Best exercises for the first month

Pregnancy exercises

When to start

Many obstetricians and midwives suggest waiting until your six-week postpartum checkup before beginning to exercise, although the American College of Obstetricians and Gynecologists says it’s okay to start exercising right away if you feel up to it. (If you had a c-section, it’s wise to wait for about six weeks.)

Pelvic floor strengthener (Kegels)

If you had an episiotomy or if your perineum feels bruised or swollen, then doing Kegel exercises to tighten your pelvic floor muscles will improve circulation to the area and help avoid problems such as incontinence. These muscles tire easily, so it’s best to do several contractions repeatedly throughout the day rather than in one session.

  • Lie on your back with your knees bent and your feet flat on the floor.
  • Tighten the muscles of the vagina as if trying to interrupt the flow of urine when going to the bathroom.
  • Hold for a count of four, then release. Repeat ten times. Try to work up to three or four sets about three times a day.


Push-ups are a good way to strengthen the upper-body muscles needed for carrying your new baby. If you have time to do only a few exercises, make sure this is one of them.

  • Start on all fours with your knees directly below your hips, and hands slightly more than shoulder-width apart.
  • Keeping your back flat and your stomach in, gently bend your elbows and then straighten again. Keep breathing normally, and don’t lock your elbows when you straighten them. (You don’t need to lower yourself all the way to the floor to benefit from this exercise.)
  • Repeat ten to 12 times. Work up to three sets.

Head and shoulder raises

This exercise will help you start toning your abdominal muscles, but don’t be discouraged if you can’t feel the muscles working. It can take weeks to start recovering your strength and your progress depends on how fit you were before getting pregnant.

  • Lie on your back with your knees bent and your hands behind your head.
  • Take a breath and, as you exhale, tighten your abdominal muscles, flatten the small of your back against the floor, and raise your head and shoulders off the floor. Slowly lower and repeat the entire sequence eight to ten times.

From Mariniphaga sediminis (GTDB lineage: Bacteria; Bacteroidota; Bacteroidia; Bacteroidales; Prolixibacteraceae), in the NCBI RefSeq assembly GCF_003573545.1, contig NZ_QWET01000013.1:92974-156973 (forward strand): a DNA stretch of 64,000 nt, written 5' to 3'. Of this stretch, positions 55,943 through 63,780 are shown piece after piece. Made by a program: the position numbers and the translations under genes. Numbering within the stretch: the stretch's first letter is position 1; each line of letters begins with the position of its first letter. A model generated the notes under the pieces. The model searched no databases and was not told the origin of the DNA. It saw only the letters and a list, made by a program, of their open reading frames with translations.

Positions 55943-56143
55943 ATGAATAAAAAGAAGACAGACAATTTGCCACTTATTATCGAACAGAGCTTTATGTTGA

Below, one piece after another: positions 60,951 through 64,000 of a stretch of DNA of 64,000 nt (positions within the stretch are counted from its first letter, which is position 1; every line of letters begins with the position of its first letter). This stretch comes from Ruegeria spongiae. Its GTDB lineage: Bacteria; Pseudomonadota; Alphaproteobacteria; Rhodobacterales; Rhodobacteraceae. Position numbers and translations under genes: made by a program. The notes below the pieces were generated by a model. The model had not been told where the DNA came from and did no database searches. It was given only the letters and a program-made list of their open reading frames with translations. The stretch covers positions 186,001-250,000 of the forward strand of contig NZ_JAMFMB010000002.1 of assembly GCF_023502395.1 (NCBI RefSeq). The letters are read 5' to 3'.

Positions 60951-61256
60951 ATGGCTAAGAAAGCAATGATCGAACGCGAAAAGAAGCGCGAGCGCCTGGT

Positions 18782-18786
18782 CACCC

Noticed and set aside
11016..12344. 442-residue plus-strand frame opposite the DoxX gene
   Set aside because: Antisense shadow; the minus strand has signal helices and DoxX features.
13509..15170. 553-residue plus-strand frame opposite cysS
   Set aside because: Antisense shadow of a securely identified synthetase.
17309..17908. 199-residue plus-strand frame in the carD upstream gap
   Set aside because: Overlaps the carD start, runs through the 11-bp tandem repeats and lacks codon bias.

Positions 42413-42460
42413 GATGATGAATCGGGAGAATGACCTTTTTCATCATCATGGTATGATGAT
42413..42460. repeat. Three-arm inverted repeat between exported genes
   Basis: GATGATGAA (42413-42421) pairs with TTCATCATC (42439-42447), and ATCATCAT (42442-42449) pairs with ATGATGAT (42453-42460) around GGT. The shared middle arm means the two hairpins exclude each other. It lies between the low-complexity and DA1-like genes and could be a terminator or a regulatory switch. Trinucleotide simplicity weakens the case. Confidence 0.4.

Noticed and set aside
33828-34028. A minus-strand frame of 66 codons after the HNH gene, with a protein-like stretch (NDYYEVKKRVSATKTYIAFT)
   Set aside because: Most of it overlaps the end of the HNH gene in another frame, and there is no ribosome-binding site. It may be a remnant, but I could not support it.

Pelvic tilt

This is another good exercise for strengthening your abdominal muscles.

  • Lie on your back with your knees bent and your feet flat on the floor.
  • Inhale and allow your abdomen to expand.
  • Exhale and lift your tailbone toward your navel, keeping your hips on the floor.
  • At the top of the tilt, tighten your buttocks, then release. Repeat eight to ten times.

Eager as you are to regain your pre-pregnancy shape, remember to take it easy at first. Keep your healthcare provider informed of your activities. In addition to these exercises, you’ll also want to do some type of cardiovascular workout, such as brisk walking. Start out with five minutes, two or three days per week, and work up to 20 minutes or more. Don’t overdo it: If you notice your lochia becoming heavier or turning bright red or pink stop exercising and call your doctor. The bleeding could be a sign of a hemorrhage.

As you feel stronger and less sleep deprived — usually from four to six weeks postpartum on — you can add sets and do more repetitions to increase the level of difficulty, or you may want to try more advanced exercises.

User Review
0 (0 votes)